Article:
Michigan “understands the intensity and global nature of this challenge,” Dr. Good said. The state has “shown great leadership and taken concrete steps to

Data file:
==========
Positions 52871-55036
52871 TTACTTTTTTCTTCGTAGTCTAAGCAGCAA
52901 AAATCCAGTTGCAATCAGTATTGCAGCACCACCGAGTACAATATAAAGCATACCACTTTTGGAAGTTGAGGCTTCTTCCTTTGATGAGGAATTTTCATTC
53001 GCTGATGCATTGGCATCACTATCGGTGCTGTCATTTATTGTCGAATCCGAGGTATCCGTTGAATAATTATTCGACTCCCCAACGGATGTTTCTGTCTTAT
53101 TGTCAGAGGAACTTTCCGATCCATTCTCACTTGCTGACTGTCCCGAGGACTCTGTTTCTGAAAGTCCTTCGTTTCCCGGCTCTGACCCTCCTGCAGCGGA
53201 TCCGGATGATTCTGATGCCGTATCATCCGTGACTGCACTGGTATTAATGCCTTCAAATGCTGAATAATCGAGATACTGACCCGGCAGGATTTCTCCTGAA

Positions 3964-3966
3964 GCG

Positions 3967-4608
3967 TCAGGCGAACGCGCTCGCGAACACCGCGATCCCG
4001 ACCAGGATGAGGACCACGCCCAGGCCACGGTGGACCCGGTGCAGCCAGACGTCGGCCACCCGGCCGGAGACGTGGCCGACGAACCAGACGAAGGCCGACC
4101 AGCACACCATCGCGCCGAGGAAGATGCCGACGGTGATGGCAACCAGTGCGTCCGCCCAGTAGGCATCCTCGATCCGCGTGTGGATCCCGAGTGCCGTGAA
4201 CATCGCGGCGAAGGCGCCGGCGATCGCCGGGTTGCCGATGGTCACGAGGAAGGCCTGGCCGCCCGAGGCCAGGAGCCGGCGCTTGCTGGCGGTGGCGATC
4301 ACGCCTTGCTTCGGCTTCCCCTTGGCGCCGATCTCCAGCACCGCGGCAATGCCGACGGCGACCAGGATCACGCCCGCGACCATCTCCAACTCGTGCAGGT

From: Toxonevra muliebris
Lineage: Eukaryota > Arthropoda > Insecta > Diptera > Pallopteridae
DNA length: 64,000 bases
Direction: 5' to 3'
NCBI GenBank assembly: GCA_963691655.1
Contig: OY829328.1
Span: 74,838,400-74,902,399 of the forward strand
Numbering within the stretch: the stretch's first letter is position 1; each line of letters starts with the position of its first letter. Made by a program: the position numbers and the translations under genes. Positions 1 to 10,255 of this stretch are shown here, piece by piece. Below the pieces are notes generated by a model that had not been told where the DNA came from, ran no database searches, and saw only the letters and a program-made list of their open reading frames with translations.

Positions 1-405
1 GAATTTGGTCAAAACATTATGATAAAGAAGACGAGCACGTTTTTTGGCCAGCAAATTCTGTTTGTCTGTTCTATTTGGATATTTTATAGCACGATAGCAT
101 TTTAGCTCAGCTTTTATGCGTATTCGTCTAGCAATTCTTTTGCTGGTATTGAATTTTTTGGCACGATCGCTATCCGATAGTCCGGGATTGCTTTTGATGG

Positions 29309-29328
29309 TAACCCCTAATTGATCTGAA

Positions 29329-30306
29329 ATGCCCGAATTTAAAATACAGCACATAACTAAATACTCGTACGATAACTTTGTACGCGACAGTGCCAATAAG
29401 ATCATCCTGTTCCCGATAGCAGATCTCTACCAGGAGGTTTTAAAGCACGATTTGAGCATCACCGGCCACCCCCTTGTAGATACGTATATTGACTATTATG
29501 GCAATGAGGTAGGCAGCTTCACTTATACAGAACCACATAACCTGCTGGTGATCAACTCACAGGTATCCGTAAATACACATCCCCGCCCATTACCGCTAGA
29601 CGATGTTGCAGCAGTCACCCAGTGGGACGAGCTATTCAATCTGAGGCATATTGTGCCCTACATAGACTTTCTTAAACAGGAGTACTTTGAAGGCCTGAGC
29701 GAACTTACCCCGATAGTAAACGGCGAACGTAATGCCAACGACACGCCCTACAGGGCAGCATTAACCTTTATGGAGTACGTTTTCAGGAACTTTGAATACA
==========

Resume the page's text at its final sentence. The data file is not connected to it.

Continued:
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PROCEEDINGS 59 Overview of NAS Study: Building the Battery Industry for Electric Vehicles Mary Good University of Arkansas at Little Rock Dr. Good said she was pleased Senator Carl Levin could attend the symposium. "He has certainly been a big help and big supporter of this sort of activity for a very long time," she said. "When we were seeing some of these things off the ground a long time ago, he was a supporter. It is pleasant to see some of these things begin to come to fruition." The strong attendance at the symposium in Livonia reflects a "high degree of interest in what has been a remarkable effort to build a U.S. battery industry," said Dr. Good, a member of the National Academies' Board on Science, Technology, and Economic Policy. The Department of Energy did an excellent job with the battery program by "selecting the winners and moving the funds in a very short time frame," she said. The leadership of Patrick Davis and his colleagues at the DOE's Vehicle Technologies Program "is to be applauded," Dr. Good said. "I don't think many people really understand the chore that was given to the Department of Energy people to take this stimulus money and effectively get it out into the community to use in a very short period of time." Accomplishing that isn't easy in the private sector, which can move without constraints, she noted. "But doing it in a federal agency is nearly miraculous, in my opinion, and they have done a superior job." The U.S. is facing "intense and growing competition from other nations," Dr. Good noted. "As many in this room know, we are competing not only against other companies but also other nations and regions around the world for the well-paid jobs and improved living standards that come from the leadership and development derived from manufacturing new technologies and new products." The White House report on manufacturing is very encouraging, Dr. Good said. "We really have to get the leadership of the country to understand we cannot abandon manufacturing in the United States." Without manufacturing, the U.S. would be lucky to even hold on to an acceptable standard of living, she said. "This continued leadership is essential if we would like our children and grandchildren to at least have something close to the same standard of living we have." Michigan "understands the intensity and global nature of this challenge," Dr. Good said. The state has "shown great leadership and taken concrete steps to